State Advocacy Committee member Dr. Sheryl Green and Grassroots Action Team members Carolyn Jackson, Courtney White, and TaShon Thomas were joined by Sandy Adams, Shaun Babineaux, Craig Bauer, LaShonda Cameron, Cassandra Harris, Jaleh Keshtkari, Naghmeh Azghandi, Lorena Levy, Deborah Meek, Anna Musslewhite, Yissela Ortega, Bianca Ortega, Brittni Paez, Judy Patel, Kadisha Rapp, Linda Romer, Susan Smith, Cheryl Solomon, Ashley Spiller, Leslie Stratta, and Emily Tapp. This event would not have been possible without the leadership of Kaitlyn Murphy, Texas Senior Government Relations Director, Alix Angelelli, ANCHOR Regional Campaign Manager, and Apiyo Obala, Communications Director.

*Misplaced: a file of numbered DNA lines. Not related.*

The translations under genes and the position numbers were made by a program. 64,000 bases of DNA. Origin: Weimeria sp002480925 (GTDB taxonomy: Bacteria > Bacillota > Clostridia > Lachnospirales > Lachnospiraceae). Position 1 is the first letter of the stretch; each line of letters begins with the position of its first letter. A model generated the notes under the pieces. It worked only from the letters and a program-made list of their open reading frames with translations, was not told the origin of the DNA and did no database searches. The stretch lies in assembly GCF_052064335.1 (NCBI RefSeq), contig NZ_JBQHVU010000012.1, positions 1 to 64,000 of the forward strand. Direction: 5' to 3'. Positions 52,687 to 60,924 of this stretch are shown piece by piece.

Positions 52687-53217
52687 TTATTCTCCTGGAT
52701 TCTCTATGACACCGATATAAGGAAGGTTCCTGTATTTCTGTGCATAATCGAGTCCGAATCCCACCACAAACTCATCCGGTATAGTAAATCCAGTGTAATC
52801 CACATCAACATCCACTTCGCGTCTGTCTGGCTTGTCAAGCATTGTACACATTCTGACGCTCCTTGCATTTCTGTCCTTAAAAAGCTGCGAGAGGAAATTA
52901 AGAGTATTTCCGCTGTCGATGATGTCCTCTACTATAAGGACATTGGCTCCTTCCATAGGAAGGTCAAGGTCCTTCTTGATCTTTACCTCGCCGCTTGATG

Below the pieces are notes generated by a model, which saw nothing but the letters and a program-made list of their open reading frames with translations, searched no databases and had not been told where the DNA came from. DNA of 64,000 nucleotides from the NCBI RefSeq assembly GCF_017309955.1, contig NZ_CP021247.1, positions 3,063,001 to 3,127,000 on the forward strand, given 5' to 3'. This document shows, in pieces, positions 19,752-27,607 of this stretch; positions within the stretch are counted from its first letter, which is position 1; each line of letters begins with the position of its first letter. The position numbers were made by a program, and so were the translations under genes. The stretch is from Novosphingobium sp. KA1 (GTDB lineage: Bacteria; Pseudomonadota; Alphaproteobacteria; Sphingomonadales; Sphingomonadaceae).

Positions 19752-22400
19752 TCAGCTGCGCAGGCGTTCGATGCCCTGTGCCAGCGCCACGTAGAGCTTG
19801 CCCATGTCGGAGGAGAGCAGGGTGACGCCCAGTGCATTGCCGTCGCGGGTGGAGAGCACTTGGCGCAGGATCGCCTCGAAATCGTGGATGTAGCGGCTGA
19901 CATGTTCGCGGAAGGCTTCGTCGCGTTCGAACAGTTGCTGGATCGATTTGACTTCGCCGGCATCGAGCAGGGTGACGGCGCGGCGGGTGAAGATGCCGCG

The You're the Cure community is all about giving you, our advocates, the tools you need to raise your voice to fight heart disease and stroke in your communities. The Houston Advocate Summit was a great opportunity for us to do so, and to get to know you better too! Stay tuned for more of these Summits in Texas, and RSVP for the Austin Advocate Summit coming up on January 30!

Put your Why into action! Reach out to Vanessa Fuentes (Vanessa.Fuentes@heart.org) or Victoria Nelson (Victoria.Nelson@heart.org) to learn of upcoming You're the Cure opportunities in Texas.

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New Year. New Ideas. New Location.

Resolve to join us as we work together to create a healthier community for all! The SmokeFree Little Rock Coalition meeting has been scheduled for Thursday, January 14th from 5:15-6:30 p.m. at Vino’s in Little Rock. You can find more information and RSVP at the following link: http://p2a.co/iTC5nGC.

If you have questions regarding the coalition or upcoming meeting please feel free to contact Matt Henry at matt.henry@heart.org or 501-954-6581.